Police officers may be held liable for injuring someone with a pepper ball intended to disperse a crowd, reports the Los Angeles Times. The unanimous ruling by a three-judge panel of the 9th Circuit U.S. Court of Appeals was a setback for police agencies defending themselves against lawsuits arising out of the Occupy movement. Students from UC Davis have sued police for dousing them with pepper stray, and UC Berkeley students have sued campus police for using batons during a protest. Oakland also has been sued by Occupy protesters.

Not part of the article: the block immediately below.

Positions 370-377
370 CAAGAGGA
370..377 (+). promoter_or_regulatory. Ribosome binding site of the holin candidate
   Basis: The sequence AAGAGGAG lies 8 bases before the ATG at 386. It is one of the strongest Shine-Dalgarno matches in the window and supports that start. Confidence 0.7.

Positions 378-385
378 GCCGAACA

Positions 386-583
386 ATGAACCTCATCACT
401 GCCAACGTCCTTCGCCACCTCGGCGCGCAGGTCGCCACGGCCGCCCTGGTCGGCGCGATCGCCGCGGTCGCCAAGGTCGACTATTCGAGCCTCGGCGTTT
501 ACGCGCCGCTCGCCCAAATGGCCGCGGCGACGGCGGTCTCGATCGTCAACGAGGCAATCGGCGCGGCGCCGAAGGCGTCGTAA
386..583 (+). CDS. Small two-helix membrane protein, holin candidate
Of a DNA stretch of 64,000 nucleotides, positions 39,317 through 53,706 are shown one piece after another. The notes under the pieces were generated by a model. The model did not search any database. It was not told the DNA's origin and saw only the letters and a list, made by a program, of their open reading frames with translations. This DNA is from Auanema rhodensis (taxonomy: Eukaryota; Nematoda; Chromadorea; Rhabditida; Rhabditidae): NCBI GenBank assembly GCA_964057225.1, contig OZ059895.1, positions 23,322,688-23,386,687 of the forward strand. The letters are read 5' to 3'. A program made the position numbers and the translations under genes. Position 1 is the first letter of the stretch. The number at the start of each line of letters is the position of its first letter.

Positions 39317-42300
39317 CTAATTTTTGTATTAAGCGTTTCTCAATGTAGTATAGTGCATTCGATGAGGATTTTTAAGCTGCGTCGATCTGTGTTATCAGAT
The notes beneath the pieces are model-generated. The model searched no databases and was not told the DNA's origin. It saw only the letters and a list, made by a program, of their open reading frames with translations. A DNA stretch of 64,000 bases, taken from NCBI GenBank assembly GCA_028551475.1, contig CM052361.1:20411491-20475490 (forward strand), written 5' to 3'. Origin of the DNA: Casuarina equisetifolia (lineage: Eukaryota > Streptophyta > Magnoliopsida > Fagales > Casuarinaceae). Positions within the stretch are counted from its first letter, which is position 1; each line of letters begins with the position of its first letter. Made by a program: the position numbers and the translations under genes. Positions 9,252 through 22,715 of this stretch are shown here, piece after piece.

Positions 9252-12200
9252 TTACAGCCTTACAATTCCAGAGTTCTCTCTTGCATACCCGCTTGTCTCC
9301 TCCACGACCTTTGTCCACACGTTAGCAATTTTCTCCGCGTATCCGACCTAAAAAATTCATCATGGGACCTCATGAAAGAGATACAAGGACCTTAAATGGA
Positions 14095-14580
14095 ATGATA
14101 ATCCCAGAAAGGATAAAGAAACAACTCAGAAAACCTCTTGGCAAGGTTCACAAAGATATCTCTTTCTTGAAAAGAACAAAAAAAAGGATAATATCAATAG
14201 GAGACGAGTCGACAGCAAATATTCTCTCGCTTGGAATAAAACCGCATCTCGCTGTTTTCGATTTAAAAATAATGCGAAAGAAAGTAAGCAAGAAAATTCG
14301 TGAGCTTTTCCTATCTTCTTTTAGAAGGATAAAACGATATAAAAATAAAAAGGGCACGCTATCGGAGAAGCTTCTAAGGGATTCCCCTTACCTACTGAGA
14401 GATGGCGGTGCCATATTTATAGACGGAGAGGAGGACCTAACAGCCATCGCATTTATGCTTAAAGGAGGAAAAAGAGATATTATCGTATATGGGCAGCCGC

The ruling stemmed from an April 2004 incident in which UC Davis and city police tried to disperse a crowd at a party by shooting pepper balls, which break on impact and spray a powder akin to mace or pepper spray. About 1,000 people were at a Davis apartment complex to celebrate UC Davis’ annual Picnic Day. Police in riot gear entered the complex, and an officer fired a pepper ball into an area where UC Davis student Timothy Nelson was standing with friends. The pepper ball hit the sophomore in the eye and caused permanent damage. Writing for the court, Judge Stephen Reinhardt said police used excessive force. “A reasonable officer would have known that firing projectiles, including pepper balls, in the direction of individuals suspected of, at most, minor crimes, who posed no threat to the officers or others, and who engaged in only passive resistance, was unreasonable,” he wrote.